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James W. Broom, director, led the way as Delta State Teachers College welcomed its first students to campus for a summer institute 90 years ago today.

90th anniversary of Delta State Teachers College

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Delta State Teachers College welcomed its first students to campus for a summer institute 90 years ago today. The students at the institute were teachers taking review work for certification purposes.

Delta State Teachers College was not officially in operation, but members of the institute faculty included some who would be on the regular college staff in September, with President James W. Broom as the director.

The faculty for the institute included James W. Broom, director; J.C Windham, local director and algebra instructor; William Marion Kethley, education and history instructor; Callie Maffett, primary methods and supervisor of play instuctor; Annie Caulfeild, English instructor; Albert Leon Young, social sciences and general sciences instructor; B.P. Brooks, plane and solid geometry and hygiene instructor; G.B. Sanders, review work instructor; and Jane Figg, history and physical education instructor.

The summer normal was not part of the regular school and provided no credit toward a degree at Delta State. Delta State Teachers College opened its doors officially on Sept. 15, 1925.

“With another class of Teach For America students visiting campus, it seems timely to celebrate this anniversary,” said Emily Jones, university archivist. “Since before the doors officially opened as an educational institution, Delta State teachers were reaching out to the community to ensure students had the best possible education accessible.”

Dr. Alecia Long from Louisiana State University is this year's lecturer at the 18th annual Sammy O. Cranford Memorial History Lecture April 27 at 7 p.m. in Jobe Hall Auditorium.

Long featured speaker at Cranford Lecture

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Delta State University is gearing up for the 18th annual Sammy O. Cranford Memorial History Lecture on April 27 at 7 p.m. in Jobe Hall Auditorium.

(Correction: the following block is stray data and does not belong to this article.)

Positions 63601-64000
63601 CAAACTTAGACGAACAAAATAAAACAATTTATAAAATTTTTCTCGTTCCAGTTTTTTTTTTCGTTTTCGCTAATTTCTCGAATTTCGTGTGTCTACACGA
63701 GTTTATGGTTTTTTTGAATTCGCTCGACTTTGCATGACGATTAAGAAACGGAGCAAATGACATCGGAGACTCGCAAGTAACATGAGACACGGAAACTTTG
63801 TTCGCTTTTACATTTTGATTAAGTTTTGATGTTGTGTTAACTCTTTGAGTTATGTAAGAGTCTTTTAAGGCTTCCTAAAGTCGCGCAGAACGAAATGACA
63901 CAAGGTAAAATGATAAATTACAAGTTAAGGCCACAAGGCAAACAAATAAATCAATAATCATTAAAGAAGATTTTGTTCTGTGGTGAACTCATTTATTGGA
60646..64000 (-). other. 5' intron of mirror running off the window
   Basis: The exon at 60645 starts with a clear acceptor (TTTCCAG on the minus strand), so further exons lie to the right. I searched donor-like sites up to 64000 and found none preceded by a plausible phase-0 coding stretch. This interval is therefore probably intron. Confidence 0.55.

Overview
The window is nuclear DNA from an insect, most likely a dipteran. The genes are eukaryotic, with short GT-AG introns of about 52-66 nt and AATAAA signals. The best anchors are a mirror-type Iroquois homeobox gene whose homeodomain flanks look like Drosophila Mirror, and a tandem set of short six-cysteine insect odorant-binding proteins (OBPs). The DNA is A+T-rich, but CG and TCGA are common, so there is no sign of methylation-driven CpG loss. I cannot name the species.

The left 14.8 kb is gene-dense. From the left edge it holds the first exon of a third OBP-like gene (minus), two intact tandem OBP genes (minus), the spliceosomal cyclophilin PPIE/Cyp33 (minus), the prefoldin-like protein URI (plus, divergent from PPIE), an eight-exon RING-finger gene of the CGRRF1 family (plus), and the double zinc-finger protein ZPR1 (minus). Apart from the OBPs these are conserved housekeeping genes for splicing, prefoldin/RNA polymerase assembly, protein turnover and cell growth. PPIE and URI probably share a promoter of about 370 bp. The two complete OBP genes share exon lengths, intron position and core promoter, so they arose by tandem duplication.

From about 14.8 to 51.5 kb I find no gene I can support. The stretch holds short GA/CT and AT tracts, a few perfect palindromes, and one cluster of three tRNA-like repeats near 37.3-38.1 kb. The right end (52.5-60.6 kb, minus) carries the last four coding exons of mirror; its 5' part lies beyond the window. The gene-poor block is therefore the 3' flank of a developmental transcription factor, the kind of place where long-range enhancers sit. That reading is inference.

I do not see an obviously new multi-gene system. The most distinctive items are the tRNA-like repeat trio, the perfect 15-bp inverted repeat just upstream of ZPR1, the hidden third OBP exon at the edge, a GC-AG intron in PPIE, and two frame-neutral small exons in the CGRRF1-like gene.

This year’s lecturer is Dr. Alecia Long from Louisiana State University. Her talk is entitled “The Trouble with Tight Pants: New Orleans, Homosexuality and the Search for Conspiracy in the Assassination of JFK.” A reception will follow her lecture.

The Cranford Lecture is sponsored by the Delta State Division of Social Sciences and History and is supported by a grant from the Mississippi Humanities Council. This event honors the life of Dr. Sammy Orren Cranford, longtime history professor and archivist at Delta State. This event is free and open to the public.

“The Cranford Lecture is always a great opportunity to host scholars and experts in various historical topics,” said Chuck Westmoreland, assistant professor of history at Delta State. “Students, faculty, staff and the community at large will be treated to an outstanding talk by Dr. Alecia Long from LSU.”

“Dr. Long will be discussing a topic of great interest that has received much ink and remains so important to our national historical memory,” he added. “Her work, though, looks at the JFK assassination from new and exciting angles. This project contributes not only to our understanding of this national tragedy, but also to a growing historical scholarship on the politics of gender and sexuality.”

For more information on the Sammy O. Cranford Memorial History Lecture, contact Westmoreland at cwestmoreland@deltastate.edu. There is also a Facebook page for the lecture: https://www.facebook.com/cranfordlecture.

Previous lecturers include: 1998, John Marzalek; 1999, John Ray Skates; 2000, James Cobb; 2001, Martha Swain; 2002, Lawrence Nelson; 2003, Nan Woodruff; 2004, David Sansing; 2005, Charles Reagan Wilson; 2006, James Hollandsworth; 2007, Elbert Hilliard; 2008, Larry Griffin; 2009, William LaForge; 2010, Chris Myers Asch; 2011, Charles Eagles; 2012, George Rable; 2013, Jeannie Whayne; and 2014, Tim Huebner.

Those interested in following news related to the History Department at Delta State are encouraged to like the program’s Facebook page at https://www.facebook.com/pages/The-History-Program-at-Delta-State/114699821965257.

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Delta State partners with statewide archive project

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The Delta State University Archives Department proudly announces the 2015 Cultural Heritage Digitization Award, a partnership project with the Mississippi Digital Library.

The award is designed to assist institutions with digitization to create accessible collections that represent Mississippi history, have high scholarly value or are at risk in fragile physical condition.

Other participating institutions include: Mississippi Department of Archives and History, Mississippi State University, University of Mississippi and the University of Southern Mississippi.

“The award is one-of-a-kind in the state,” said Emily Jones, Delta State archivist.  “I don’t know of another award that will bring some of the state’s most advanced set of skills in digitization and preservation right to your doorstep for an entire week of training, guidance and support — all for free.”

The partnering organizations will provide digitization and training services to an institution with a significant scholarly resource that is lacking the technical, physical, or human resources needed to complete digitization and/or host the resulting digital collection.